IT Connect

Information technology tools and resources at the UW

Moving Domain Controllers to p172

Brute force password attacks from the Internet are a significant threat to Windows domains at the University of Washington. Domains without a firewall have a higher risk profile, and users with simple passwords are rapidly exploited. Depending on the policy implemented, failed brute force attempts can also lockout users and rapidly fill security logs.

Implementing a firewall for domain controllers (DCs) can be problematic. Any domain controller in a forest must be able to freely communicate with other domain controllers in the forest. And all domain clients should be able to contact the domain controllers on some regular basis. This can make firewall configuration a difficult task.

An alternative or a supplement to a firewall is to locate your domain controllers on the private 172 address space (p172). This keeps the domain controllers from being directly accessible from the internet. The DCs enjoy the full range of operational functionality, and campus DNS services will resolve the p172 DNS records associated with Active Directory services that DCs require for functionality. However, only clients that are within the UW border can resolve the p172 DNS records. Clients outside the border will not resolve those p172 based DNS records. Your off-campus clients can leverage a VPN to get access to your domain controllers.

NOTE: putting your DCs on p172 does not completely insulate them from brute-force attacks–any domain client that has an open port to internet traffic can be used to brute force users on your domain controllers. For example, remote desktop on domain clients is a common way to brute force users on your domain controller regardless of whether the DCs are on p172 or have a firewall.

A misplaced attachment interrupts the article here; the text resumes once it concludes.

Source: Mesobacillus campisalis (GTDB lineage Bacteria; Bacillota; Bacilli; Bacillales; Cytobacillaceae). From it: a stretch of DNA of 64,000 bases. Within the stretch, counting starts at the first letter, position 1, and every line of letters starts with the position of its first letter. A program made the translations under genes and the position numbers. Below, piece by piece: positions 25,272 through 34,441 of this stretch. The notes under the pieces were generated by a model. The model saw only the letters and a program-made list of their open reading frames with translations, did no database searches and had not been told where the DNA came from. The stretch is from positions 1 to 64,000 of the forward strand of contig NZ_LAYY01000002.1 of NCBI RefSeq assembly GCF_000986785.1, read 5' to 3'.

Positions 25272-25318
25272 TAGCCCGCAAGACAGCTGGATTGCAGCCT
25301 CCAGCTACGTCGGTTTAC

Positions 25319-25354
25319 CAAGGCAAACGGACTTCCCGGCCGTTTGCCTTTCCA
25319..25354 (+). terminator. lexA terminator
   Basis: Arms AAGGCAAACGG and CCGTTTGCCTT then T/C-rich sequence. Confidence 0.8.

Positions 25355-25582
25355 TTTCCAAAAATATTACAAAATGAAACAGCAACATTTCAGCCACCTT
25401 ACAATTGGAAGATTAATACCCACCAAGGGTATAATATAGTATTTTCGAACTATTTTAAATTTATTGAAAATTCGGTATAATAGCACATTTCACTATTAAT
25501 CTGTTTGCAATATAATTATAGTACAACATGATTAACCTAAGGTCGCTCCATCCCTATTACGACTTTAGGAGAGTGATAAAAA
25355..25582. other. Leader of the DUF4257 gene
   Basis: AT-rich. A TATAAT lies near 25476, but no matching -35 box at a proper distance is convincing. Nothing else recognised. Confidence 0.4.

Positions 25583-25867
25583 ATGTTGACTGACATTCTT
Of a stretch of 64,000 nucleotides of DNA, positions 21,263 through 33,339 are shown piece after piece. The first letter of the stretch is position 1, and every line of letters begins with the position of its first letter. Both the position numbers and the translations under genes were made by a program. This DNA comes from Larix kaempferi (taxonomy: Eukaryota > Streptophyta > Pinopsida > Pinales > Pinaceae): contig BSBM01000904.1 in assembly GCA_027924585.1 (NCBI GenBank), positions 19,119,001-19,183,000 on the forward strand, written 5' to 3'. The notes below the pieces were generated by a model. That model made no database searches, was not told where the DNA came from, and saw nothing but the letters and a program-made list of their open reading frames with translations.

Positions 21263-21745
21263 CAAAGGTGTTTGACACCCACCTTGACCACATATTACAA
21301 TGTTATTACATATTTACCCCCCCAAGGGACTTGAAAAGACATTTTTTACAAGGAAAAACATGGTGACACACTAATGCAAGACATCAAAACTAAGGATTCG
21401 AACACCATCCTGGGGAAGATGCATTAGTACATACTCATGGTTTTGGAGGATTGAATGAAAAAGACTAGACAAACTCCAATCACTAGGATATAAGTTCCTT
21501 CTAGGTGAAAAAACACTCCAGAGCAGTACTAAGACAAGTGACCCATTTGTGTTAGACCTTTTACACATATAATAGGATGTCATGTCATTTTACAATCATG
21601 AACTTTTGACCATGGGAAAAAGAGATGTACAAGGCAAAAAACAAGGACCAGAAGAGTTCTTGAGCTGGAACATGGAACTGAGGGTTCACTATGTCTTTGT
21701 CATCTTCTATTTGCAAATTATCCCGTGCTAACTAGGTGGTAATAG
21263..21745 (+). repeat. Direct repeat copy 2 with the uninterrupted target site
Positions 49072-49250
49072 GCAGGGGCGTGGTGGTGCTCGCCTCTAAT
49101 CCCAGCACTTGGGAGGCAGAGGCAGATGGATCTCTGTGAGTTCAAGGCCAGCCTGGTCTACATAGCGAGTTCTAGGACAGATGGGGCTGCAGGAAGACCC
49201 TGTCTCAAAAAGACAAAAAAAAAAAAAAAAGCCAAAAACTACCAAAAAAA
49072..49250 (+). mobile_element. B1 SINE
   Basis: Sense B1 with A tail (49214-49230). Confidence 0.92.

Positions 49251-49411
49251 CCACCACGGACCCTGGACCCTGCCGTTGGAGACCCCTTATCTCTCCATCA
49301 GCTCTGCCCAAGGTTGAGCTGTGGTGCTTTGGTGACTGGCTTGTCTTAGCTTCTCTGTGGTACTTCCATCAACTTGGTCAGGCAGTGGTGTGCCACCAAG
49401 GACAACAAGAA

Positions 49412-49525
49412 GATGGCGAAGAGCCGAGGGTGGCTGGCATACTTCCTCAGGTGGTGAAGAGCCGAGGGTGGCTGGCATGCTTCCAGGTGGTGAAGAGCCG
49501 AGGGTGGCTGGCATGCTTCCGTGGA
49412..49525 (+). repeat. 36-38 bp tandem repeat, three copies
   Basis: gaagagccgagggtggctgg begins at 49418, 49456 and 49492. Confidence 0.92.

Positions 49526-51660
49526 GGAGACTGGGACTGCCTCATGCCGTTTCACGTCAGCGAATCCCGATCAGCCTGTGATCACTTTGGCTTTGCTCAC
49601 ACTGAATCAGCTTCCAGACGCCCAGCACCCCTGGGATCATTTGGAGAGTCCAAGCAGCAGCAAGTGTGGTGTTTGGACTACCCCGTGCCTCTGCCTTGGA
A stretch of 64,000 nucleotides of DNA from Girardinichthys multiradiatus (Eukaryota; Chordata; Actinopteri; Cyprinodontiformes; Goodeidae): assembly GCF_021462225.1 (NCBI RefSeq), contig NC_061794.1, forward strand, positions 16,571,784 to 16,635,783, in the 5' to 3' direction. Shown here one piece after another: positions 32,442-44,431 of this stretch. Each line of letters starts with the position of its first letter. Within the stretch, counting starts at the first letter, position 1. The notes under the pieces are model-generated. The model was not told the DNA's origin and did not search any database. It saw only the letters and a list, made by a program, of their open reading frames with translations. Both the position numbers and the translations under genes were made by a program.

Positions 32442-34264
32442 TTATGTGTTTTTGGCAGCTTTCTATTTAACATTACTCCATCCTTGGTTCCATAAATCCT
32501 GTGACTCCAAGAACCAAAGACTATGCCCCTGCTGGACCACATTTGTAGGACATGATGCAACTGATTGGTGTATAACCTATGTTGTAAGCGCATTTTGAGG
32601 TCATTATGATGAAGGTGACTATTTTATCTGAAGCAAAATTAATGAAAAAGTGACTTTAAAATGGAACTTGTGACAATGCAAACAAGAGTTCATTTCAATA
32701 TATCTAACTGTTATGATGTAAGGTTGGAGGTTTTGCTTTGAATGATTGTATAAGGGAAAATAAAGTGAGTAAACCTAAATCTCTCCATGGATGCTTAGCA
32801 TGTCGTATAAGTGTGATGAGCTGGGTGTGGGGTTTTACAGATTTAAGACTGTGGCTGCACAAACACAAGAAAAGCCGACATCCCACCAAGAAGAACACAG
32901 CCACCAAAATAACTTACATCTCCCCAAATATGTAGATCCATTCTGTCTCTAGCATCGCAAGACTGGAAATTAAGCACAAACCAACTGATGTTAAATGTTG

How to move a DC to p172

  • Identify the p172 IP network matching your public IP network the existing domain controller is on.
             128.95.x    - 172.25.x 
             128.208.y    - 172.28.y 
             140.142.z    - 172.22.z  
    
  • Send an email to netops@u, asking to coordinate DNS changes. The NOC should respond within one business day and issue you a new IP on p172. Coordinate with the NOC on timing to move all DNS records to utilize the new IP.

Example:

From:  Jane Smith <jsmith@u.washington.edu> 
To: netops@u.washington.edu 
Subject:  migrate domain controller(s) to 172 network 
Hello, 
I'm Jane Smith, the domain contact for xyz.washington.edu. 
I would like to move Domain Controller(s) in my domain to 172 network: 
    host name             =   hostname.domainname.washington.edu 
    current IP address    =   128.xxx.xxx.xxx 
Please check all corresponding DNS records for this host(s) to reflect the IP address change. 
Jane Smith 
  • After receiving a response from the NOC please allow up to 30 minutes for propagation to occur. You can use nslookup or other DNS client tools to verify for yourself that the change has been made.
  • Change the IP address on the domain controller to p172.
  • Run the support tools dcdiag and netdiag to verify directory and network operations.
  • Check the event logs on other DCs in that domain for errors.